A procession of floats carrying the mummified remains of 22 pharaohs, including Egypt’s most powerful ancient queen, snaked through Cairo Saturday evening, in an eye-catching parade to a new resting place.
Under heavy security, the mummies were travelling seven kilometers (four miles) across the capital from the iconic Egyptian Museum to the new National Museum of Egyptian Civilisation.
Dubbed the “Pharaohs’ Golden Parade”, the 18 kings and four queens travelled in order, oldest first, each aboard a separate float decorated in ancient Egyptian style.
Both pedestrians and vehicles were barred from Tahrir Square, the site of the current museum, and other sections of the route for the parade.
Images of the parade and a carefully choreographed opening ceremony were broadcast live on state television, to rousing music.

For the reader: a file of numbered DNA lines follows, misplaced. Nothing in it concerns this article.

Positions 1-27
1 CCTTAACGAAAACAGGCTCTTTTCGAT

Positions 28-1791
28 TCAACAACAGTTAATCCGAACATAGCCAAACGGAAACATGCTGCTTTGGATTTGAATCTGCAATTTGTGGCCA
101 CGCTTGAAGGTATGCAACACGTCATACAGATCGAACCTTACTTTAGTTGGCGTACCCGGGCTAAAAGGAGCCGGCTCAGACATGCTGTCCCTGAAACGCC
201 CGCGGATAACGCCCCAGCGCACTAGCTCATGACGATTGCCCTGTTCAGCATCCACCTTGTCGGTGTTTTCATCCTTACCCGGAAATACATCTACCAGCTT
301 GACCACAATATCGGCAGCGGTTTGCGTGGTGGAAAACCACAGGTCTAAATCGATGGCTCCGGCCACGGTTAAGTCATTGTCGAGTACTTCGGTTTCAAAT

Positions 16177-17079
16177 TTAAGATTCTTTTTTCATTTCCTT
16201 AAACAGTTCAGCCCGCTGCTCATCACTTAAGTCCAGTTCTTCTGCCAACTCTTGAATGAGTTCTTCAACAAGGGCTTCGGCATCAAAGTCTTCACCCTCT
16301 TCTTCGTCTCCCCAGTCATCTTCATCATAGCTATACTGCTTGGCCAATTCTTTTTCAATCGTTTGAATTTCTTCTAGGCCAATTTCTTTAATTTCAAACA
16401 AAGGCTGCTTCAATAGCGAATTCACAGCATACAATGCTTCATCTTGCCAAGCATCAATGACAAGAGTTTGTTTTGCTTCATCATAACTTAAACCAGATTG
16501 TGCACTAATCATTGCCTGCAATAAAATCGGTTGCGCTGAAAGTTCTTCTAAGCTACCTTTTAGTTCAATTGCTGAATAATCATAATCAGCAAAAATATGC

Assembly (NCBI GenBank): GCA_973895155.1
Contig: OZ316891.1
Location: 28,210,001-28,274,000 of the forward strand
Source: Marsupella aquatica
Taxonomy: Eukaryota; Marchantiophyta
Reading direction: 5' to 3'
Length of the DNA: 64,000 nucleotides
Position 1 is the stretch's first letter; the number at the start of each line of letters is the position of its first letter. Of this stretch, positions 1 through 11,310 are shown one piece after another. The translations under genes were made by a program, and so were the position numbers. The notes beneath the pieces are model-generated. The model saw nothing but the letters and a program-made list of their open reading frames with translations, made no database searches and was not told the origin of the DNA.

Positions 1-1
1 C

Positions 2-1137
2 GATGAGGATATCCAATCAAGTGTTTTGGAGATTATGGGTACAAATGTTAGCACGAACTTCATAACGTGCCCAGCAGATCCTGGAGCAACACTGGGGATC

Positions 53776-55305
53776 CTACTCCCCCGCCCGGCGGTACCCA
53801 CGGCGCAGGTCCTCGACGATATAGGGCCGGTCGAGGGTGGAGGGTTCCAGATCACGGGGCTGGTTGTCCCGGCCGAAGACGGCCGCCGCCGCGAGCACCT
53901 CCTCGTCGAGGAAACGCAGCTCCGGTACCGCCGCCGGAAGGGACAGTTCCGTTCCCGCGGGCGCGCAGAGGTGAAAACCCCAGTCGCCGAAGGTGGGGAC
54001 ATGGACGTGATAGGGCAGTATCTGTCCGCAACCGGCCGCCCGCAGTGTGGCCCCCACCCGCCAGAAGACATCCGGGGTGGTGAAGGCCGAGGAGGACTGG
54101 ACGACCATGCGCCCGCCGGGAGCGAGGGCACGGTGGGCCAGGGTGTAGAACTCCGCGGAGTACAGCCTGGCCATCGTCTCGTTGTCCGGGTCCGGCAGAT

“With great pride, I look forward to welcoming kings and queens from Egypt after their trip,” President Abdel Fattah al-Sisi said on Twitter just ahead of proceedings.
“This grandiose spectacle is further proof of the greatness… of a unique civilization that extends into the depths of history,” he added.
Seqenenre Tao II, “the Brave”, who reigned over southern Egypt some 1,600 years before Christ, was on the first chariot, while Ramses IX, who reigned in the 12th century BC, brought up the rear.
Another great warrior, Ramses II, who ruled for 67 years, and Queen Hatshepsut, the most powerful female pharaoh, were also on the journey.
The gold-coloured carriages were fitted with shock absorbers for the 40-minute trip, to ensure none of the precious cargos are accidentally disturbed on Cairo’s roads.